Like PP says, this does not sound like eduspeak to me either.

Update: Here is the full PDF of Saltman's snippet above.

Krugman: It's Bleak

Things to come

What’s going to happen, economically and politically, over the next few years? Nobody knows, of course. But I have a vision — what I think is the most likely course of events. It’s fairly grim — but not in the approved way. This vision lies behind a lot of what I’ve been writing, so it might clarify things for regular readers if I laid it out explicitly.

Start with the short-term economics. What we’re in right now is the aftermath of a giant financial crisis, which typically leads to a prolonged period of economic weakness — and this time isn’t different. A bolder economic policy early this year might have led to a turnaround, but what we actually got were half-measures. As a result, unemployment is likely to stay near its current level for a year or more.

Union Busting Going Well

From Edwize:
If workers keep their mouths shut, their noses clean and stop busting chops and bucking their bosses, they will, if management sees fit, be paid fairly so that, provided they are not ingrates or spendthrifts, they will do just fine being one paycheck ahead of eviction and the need to forage through dumpsters to find sustenance for their sick kid who is medically unattended because his parent’s employer is no believer in investing in cost-ineffective luxuries like health insurance.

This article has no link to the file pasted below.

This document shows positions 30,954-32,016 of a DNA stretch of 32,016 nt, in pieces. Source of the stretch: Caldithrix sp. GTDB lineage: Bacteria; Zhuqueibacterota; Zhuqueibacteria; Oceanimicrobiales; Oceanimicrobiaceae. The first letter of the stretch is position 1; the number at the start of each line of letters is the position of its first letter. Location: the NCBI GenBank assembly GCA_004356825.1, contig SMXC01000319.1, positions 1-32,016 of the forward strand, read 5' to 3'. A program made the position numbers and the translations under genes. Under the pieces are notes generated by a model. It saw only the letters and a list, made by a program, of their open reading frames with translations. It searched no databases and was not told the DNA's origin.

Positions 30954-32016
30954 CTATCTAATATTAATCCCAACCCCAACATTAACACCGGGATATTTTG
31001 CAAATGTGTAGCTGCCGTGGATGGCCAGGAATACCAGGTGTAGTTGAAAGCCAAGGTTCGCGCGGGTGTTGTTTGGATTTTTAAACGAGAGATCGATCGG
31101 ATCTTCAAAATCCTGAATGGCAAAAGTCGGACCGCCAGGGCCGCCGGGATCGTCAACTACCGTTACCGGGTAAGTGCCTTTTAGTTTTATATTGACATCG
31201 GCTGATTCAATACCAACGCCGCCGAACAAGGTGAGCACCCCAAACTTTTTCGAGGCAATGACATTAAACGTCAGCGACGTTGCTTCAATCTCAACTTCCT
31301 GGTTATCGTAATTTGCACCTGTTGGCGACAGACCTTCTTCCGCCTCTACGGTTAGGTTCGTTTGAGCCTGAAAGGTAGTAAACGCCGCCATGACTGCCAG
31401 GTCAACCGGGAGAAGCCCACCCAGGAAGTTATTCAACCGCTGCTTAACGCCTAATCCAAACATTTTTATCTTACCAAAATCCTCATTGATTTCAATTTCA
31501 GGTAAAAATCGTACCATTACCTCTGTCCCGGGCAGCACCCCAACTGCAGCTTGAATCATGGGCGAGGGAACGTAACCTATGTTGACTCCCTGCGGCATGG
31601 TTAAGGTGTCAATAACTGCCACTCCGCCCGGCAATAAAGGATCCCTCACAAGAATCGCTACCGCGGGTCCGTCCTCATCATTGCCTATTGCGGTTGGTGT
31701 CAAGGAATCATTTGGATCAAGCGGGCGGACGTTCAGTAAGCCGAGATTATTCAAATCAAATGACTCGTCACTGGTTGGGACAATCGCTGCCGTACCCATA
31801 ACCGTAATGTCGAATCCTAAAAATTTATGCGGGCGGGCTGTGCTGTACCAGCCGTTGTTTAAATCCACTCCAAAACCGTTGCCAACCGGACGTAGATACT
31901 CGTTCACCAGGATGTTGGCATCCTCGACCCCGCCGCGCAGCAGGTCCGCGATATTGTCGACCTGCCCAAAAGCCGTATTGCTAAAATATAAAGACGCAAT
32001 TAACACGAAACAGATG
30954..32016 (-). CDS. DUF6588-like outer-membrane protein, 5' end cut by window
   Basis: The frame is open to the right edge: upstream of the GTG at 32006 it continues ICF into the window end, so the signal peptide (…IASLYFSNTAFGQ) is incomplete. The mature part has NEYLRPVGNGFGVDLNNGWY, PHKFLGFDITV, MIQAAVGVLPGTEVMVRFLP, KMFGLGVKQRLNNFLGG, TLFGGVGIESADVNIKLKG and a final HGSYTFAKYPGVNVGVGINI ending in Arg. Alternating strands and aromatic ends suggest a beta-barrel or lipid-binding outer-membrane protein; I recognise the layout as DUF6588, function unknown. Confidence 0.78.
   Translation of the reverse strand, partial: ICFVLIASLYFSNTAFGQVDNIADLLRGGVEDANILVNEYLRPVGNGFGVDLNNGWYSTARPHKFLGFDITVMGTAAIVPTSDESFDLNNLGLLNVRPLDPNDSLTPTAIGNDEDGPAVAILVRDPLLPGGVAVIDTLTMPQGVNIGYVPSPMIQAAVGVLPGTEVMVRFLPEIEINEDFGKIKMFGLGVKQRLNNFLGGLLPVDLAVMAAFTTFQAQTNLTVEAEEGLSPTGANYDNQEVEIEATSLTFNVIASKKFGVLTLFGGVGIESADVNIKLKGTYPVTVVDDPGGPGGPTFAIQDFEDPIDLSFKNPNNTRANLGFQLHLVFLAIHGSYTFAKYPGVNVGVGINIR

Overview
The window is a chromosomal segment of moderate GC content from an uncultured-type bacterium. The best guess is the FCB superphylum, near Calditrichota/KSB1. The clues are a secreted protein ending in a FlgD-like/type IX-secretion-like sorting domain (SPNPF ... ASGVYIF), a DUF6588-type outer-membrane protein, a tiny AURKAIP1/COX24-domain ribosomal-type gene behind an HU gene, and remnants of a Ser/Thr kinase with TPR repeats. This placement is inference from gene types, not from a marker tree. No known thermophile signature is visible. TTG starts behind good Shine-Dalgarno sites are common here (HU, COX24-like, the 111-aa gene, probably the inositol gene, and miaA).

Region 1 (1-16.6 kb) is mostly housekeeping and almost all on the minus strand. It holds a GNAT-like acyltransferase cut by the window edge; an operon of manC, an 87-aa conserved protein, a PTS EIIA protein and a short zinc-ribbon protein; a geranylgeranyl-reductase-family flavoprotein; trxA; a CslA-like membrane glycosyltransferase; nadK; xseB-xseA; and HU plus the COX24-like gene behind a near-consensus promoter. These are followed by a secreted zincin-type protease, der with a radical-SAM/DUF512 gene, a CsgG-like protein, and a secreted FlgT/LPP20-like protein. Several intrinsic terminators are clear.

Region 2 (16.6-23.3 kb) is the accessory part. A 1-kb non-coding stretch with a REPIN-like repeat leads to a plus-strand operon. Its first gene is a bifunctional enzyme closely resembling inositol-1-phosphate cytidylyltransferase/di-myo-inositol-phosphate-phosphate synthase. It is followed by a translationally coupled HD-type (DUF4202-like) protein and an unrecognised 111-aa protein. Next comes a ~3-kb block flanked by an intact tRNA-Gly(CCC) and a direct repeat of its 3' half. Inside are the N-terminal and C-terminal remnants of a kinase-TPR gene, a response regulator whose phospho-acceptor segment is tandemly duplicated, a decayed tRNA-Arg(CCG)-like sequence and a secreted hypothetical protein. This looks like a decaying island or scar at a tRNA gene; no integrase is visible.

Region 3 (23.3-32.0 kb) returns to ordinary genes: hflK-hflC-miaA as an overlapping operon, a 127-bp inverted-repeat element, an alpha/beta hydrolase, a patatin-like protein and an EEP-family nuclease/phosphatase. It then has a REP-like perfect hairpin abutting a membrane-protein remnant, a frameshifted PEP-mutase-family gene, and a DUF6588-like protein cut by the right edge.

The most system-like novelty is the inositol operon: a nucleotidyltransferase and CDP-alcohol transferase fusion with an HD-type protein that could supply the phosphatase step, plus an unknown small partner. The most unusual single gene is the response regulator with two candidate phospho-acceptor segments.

That’s the credo of the business community and their shills in the Department of Commerce and the Republican Party.  That’s why the American Society of Employers has published a “toolkit” including links on “Warning Signs of Unionization,” and “Strategies to Stay Union Free.”
There are links in the sidebar for you to contact your congressperson.

Amazing Headline

NOT from The Onion:

Monday Cartoon Fun: Tax Forum Edition


The Health Care Bill Is Crap (And We All Know It)

From DWT:
Alan Grayson and many other progressives make the point that this bill will save lives and should be passed for that reason. They have a good point. But is the bill so overwhelmingly and intrinsically terrible that Democrats should make a deal with Republicans to start over again and work to write and pass a more coherent and effective way to cover the healthcare needs of the country? The bill as it stands now is a disgraceful mess of corporate protections, payback from politicians who have been-- simply put-- bought off by lobbyists and corporate CEOs. Many say Obama's "change," at least as proposed in the bills before the House and Senate, is change for the worse, change that will give for-profit corporations even more debilitating and ultimately destructive power over the lives of ordinary American families.